The last week of June I took a road trip home to NYC with friends who I had not seen in something like 20 -30 years. We grew up in Bay Terrace, Queens. It’s a beautiful and relatively affluent area on the northern shore of Queens, just east of the Throgs Neck Bridge. My parents moved us from danky, dangerous south Jamaica to Bayside in 1974. I’m sure they thought they were doing the best thing for us.
But I never really adjusted to the neighborhood. Although I am of mixed Jewish heritage, I did not identify as Jewish and felt out of place in the heavily Jewish neighborhood. My family relationships were distant and turbulent. From a very young age I’d learned to isolate myself and not reveal what was going on inside. I’d had some Catholic upbringing and went to a Christian school for a few years but God was distant and not real to me. These factors led to my falling prey to the neighborhood temptations. Lots of kids messed around to a degree but for me it was always a step further than those around me and with frequently disastrous consequences.
I left the neighborhood at the age of 17 after being thrown out of the house. I came back briefly, only to be thrown out again. The third time my parents had thrown out all my things and moved to a smaller apartment but were notified by the state that since I was still under age, they were supposed to support me. And so I got a mattress in the back of the couch to sleep on.
Desperate for privacy but with minimal education to find a decent job so I could move out, I wound up in still another dysfunctional living situation before finally finding a safe place in Manhattan for a few years and then finally moving to Brooklyn in 1985, which set the stage for the positive changes that were to come in my life once I sought help and removed myself from the people, places and things that were causing me to self destruct.
So why did I go back? Seeing old pics of the neighborhood on Facebook reminded me that there was good and beauty around me as I was growing up even if I was too sick to see it at the time. I have lifelong friends from Bayside who I still enjoy talking to. I knew my friends on the trip would support me. Somehow I wanted to stare the bad memories down and find redemption in the mess.
I saw a lot of places and things that were triggers in one way or another in the past. But most of the memories don’t hurt any more. I have a new awareness now that God always had my back, even though He did allow me to hit the ground very hard over the years until I was ready to make some changes. There were really so many ways I could have died while engaging in the reckless behavior that was the hallmark of my late teens/early 20s. I’ve known others who did not make it and I understand I am here by His grace alone.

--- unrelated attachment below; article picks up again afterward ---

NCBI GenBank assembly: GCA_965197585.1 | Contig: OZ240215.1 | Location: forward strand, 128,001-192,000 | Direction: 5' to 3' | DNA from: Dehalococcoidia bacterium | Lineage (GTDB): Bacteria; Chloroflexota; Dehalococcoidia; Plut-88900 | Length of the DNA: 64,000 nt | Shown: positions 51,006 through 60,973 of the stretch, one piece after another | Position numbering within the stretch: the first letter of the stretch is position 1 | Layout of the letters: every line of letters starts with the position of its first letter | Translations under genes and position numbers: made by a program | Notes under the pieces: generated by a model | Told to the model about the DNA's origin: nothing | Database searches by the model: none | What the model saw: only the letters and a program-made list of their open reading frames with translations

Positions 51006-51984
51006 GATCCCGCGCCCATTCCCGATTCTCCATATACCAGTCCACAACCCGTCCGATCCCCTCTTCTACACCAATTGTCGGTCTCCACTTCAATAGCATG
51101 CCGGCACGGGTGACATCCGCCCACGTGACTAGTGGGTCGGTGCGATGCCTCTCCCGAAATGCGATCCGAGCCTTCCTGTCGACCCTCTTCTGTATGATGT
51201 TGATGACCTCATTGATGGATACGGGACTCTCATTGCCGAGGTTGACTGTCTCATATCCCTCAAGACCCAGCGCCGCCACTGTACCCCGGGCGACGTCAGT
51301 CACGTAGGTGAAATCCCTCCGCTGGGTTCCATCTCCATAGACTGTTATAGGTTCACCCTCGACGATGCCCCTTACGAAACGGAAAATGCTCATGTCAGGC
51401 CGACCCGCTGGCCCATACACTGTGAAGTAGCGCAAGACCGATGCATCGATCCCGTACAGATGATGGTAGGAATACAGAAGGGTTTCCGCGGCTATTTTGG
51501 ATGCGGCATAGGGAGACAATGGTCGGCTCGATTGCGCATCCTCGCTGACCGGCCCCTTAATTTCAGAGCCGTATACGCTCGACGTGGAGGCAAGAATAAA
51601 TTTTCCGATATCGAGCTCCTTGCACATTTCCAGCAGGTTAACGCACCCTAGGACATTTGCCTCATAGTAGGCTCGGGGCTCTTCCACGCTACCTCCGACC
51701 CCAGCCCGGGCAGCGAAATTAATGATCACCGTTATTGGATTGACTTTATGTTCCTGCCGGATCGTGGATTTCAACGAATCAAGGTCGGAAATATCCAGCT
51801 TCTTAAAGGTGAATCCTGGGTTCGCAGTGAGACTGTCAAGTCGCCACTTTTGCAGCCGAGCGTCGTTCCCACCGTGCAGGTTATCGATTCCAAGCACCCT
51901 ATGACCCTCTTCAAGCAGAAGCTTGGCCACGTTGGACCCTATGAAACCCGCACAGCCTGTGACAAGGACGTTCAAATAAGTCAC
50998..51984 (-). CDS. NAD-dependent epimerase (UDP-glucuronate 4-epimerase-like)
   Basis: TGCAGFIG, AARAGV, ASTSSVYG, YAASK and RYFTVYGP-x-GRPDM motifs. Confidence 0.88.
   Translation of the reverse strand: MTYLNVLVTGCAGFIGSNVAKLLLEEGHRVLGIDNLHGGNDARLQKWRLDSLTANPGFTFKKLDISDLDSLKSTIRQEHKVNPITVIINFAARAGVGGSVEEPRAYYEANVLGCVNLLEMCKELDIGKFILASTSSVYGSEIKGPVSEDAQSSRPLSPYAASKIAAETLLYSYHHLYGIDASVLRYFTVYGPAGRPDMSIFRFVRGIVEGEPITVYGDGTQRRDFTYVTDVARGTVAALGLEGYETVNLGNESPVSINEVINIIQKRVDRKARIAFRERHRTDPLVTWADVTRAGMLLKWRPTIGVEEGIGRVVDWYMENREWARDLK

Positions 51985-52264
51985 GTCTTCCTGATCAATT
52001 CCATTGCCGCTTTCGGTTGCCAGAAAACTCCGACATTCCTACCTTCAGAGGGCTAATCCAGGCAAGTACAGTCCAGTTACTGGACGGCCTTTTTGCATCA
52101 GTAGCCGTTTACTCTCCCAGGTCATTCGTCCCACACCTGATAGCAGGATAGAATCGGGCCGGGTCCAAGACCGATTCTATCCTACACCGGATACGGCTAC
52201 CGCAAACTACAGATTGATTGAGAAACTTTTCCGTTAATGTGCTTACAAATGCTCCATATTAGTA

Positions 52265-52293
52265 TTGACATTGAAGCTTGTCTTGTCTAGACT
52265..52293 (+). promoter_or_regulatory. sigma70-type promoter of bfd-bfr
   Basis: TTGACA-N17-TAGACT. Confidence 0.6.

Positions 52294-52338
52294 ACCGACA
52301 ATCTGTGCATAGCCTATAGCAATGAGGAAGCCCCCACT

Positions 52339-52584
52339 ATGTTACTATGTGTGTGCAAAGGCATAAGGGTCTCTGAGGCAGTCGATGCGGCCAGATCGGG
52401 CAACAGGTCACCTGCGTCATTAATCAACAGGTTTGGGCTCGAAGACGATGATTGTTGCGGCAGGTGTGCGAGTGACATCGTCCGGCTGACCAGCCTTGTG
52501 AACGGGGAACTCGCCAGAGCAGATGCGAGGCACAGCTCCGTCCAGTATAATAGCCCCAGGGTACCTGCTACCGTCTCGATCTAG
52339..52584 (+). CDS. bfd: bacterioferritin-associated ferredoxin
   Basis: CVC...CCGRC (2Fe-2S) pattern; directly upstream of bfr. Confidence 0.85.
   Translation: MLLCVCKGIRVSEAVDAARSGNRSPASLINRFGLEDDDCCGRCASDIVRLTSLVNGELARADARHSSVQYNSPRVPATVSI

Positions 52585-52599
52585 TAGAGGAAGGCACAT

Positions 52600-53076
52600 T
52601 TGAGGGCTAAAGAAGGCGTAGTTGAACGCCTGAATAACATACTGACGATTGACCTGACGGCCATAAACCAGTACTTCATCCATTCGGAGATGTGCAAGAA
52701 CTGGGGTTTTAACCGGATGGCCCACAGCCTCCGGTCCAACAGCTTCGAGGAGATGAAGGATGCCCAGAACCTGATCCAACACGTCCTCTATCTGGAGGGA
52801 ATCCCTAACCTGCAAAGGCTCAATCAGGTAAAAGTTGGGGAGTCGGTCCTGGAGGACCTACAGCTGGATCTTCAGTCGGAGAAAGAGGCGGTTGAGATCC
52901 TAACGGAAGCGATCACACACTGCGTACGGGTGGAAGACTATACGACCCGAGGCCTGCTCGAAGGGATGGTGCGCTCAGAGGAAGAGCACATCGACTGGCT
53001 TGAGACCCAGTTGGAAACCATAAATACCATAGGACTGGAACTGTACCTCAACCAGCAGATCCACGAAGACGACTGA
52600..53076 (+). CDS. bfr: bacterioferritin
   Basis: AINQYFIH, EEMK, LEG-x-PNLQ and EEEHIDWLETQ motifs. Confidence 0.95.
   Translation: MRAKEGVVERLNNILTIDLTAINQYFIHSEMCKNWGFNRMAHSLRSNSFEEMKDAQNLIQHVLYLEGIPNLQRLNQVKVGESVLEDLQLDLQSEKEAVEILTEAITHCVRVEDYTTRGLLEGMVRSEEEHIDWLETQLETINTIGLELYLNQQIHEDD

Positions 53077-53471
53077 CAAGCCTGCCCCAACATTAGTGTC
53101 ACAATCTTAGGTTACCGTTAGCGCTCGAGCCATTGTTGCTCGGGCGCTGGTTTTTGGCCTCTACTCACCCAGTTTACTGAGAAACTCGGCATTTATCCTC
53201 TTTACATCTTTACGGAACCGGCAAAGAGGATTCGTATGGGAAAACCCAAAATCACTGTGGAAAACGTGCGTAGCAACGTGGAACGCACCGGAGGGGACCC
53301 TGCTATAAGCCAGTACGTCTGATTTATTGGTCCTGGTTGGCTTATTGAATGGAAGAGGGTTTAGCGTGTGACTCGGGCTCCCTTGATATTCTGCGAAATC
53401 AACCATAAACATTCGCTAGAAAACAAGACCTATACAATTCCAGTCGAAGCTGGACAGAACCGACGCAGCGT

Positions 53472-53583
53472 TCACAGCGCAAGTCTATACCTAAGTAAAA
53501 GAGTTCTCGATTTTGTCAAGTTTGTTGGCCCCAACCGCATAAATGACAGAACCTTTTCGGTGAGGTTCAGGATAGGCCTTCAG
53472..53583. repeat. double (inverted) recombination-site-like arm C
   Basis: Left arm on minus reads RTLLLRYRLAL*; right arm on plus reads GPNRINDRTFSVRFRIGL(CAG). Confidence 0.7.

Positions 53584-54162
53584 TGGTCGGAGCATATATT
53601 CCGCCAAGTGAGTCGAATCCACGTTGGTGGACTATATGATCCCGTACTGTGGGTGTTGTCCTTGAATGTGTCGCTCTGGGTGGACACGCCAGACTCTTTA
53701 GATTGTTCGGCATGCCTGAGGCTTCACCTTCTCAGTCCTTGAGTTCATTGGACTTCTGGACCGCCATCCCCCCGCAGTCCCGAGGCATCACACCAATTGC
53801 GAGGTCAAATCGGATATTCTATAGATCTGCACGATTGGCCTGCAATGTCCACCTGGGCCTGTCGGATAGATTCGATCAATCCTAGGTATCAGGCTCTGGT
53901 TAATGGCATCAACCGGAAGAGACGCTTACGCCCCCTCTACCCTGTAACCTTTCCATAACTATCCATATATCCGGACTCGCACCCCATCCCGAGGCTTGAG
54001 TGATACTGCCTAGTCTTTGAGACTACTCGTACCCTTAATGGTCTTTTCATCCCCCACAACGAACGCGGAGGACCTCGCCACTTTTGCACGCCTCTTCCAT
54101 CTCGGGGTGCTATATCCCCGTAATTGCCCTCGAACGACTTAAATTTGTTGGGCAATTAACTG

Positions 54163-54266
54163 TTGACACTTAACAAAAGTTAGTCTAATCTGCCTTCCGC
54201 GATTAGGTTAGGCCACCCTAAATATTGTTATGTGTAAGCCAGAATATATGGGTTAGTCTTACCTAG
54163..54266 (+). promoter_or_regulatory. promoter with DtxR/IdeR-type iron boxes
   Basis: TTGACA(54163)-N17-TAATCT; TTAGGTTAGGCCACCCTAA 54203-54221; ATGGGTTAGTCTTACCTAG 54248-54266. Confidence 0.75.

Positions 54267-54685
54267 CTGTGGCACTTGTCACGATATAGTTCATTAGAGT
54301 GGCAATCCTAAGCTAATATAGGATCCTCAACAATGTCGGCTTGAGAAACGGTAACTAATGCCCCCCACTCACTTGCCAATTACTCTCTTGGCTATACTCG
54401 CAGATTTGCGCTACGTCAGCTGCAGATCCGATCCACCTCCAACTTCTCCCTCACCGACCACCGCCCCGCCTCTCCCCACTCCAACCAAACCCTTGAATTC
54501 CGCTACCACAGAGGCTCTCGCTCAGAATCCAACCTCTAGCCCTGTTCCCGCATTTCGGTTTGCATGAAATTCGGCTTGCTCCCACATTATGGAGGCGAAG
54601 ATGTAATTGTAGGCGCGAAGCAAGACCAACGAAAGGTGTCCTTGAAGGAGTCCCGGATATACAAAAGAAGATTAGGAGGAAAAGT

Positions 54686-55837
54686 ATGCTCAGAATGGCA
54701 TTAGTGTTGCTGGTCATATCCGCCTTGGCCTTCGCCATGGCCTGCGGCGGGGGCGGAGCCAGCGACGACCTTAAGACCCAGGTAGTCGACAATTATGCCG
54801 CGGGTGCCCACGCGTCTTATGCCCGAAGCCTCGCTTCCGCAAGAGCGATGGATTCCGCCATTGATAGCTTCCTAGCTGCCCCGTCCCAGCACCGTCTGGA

We then went to the WTC memorial. I didn’t know how I would feel, or how I was even supposed to feel. I didn’t lose anyone on 9/11 but I did work in the south tower in the 1980s, and about five years in the general downtown area. I worked on the 46th floor of the south tower. My boss’s office faced NewYork Harbor and I used to sneak in there whenever I could just to put my face against the glass and look out.
I watched everything on TV like everyone else but it has seemed very surreal to me over the years. Our cab flew past Trinity Church and I could only catch a quick glimpse of it. That church was a very special place of peace that I used to sneak off to in the 1980s when I was struggling. Trinity Church miraculously managed to survive 9/11 and was able to remain open for the first responders and others who were working the site.
I couldn’t cry, couldn’t place my emotions. Walking through the strange white hallway made me think about all the people who jumped. And when I got to the hole in the ground that is the remnant of the south tower I walked the perimeter of the memorial, dragging my fingers along the names inscribed. When I saw the names of the 343 firefighters, their battalions and the police department, I did cry a bit. But what I felt most strongly was just nausea and a strange feeling of disjointedness. I then spent some time just sitting on one of the benches and looking at Freedom Tower, the new reality. It’s still hard for me to swallow that the beloved twin towers are no longer there.
I left feeling that I had paid my respects to the victims but the strange, disjointed feeling continues. I do hope I can go back again and take my time there.